As I made my rushed, rained-upon way to meet some friends at The Make-Out Room for a slice of The San Francisco Bluegrass Festival —a showcase of bluegrass & Americana that's taking place in multiple venues this week—I happened by a venue that was new to me: The Sangati Center, a classical Indian music & art house. Surprised, I opened the door onto founder Gautam Tejas Ganeshan surrounded by the leavings of an artists reception that had just taken place.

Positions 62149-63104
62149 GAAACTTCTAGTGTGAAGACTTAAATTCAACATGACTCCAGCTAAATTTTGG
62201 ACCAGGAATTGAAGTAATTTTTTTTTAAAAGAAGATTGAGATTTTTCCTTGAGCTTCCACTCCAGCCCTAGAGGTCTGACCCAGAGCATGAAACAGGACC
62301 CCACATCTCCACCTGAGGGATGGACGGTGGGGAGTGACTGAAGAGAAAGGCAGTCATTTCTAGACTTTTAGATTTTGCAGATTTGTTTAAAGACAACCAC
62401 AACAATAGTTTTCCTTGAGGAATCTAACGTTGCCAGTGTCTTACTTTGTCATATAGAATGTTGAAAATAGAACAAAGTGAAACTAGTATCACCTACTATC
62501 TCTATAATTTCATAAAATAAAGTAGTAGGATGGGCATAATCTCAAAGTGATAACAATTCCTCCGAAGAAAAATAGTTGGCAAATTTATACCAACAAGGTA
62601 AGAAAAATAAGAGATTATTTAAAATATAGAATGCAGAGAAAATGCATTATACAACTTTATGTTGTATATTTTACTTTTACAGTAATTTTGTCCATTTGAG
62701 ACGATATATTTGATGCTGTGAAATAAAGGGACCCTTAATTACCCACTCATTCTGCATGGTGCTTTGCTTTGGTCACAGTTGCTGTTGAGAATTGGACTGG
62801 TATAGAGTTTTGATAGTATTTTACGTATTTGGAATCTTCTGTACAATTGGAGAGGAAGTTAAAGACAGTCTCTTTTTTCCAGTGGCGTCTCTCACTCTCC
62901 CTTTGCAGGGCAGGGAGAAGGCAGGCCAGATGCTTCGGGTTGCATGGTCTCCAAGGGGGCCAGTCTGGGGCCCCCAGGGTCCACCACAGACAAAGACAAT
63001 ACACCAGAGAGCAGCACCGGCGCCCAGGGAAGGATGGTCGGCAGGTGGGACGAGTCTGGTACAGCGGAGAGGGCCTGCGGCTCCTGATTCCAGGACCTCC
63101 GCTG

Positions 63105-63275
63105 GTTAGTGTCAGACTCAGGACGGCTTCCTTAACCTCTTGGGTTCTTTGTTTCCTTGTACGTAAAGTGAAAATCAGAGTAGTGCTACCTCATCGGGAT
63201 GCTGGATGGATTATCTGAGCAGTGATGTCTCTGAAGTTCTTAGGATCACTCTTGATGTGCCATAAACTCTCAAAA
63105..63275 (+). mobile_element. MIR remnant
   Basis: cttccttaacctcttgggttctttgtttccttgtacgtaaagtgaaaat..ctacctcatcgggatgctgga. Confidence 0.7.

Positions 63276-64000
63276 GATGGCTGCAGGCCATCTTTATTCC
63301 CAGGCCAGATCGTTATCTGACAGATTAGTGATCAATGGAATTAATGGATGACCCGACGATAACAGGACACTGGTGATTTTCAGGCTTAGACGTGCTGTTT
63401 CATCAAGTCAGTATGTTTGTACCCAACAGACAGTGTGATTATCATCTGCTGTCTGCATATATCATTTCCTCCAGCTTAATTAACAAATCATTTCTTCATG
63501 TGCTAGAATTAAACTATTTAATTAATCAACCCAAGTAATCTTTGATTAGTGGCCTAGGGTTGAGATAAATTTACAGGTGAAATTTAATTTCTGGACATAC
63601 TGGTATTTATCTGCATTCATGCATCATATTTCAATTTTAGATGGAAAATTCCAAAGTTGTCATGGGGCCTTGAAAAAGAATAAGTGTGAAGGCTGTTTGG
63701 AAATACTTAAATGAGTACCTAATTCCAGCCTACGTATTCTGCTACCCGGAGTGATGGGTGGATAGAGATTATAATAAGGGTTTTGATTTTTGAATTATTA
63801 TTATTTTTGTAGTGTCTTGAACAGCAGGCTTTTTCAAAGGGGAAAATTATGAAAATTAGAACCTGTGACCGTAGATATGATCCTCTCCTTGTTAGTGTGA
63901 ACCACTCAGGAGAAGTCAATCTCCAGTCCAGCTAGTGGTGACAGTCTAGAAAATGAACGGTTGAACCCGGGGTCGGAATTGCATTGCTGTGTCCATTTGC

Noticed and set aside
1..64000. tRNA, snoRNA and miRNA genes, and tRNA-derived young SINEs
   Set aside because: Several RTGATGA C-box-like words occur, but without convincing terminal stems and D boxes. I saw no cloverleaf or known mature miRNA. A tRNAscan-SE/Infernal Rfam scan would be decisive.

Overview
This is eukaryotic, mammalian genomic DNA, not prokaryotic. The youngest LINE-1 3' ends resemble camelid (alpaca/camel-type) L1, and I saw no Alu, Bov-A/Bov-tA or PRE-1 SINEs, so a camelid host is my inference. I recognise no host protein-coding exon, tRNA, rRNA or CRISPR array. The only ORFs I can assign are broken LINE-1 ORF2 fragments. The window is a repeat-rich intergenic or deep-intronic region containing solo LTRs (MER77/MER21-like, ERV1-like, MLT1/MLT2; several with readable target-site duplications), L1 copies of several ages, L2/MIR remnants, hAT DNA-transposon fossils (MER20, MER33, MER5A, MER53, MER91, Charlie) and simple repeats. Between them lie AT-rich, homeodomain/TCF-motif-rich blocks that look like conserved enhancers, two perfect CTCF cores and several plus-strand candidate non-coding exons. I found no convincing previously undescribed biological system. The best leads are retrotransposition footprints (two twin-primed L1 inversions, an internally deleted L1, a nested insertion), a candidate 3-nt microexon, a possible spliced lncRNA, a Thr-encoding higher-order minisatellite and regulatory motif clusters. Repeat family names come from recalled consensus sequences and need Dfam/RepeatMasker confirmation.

"Do you know of any voice lessons?" I asked, explaining my recent nascent studies of Carnatic singing in India.
"I'm the teacher," he said.
"When is the next class?"
And so Saturday, a few blocks from home rather than a couple of continents, I got back to the Indian scale. I also checked out Sangati's full calendar of Carnatic, Hindustani vocal and sitar concerts. Lots more to add to the option menu.
Back at the Make-Out Room, the equally inspired, if adamantly Americana-folk equipped Gallus Brothers were surprising mesmerizing as they put down on spoons, bones, guitar and nimble vocals.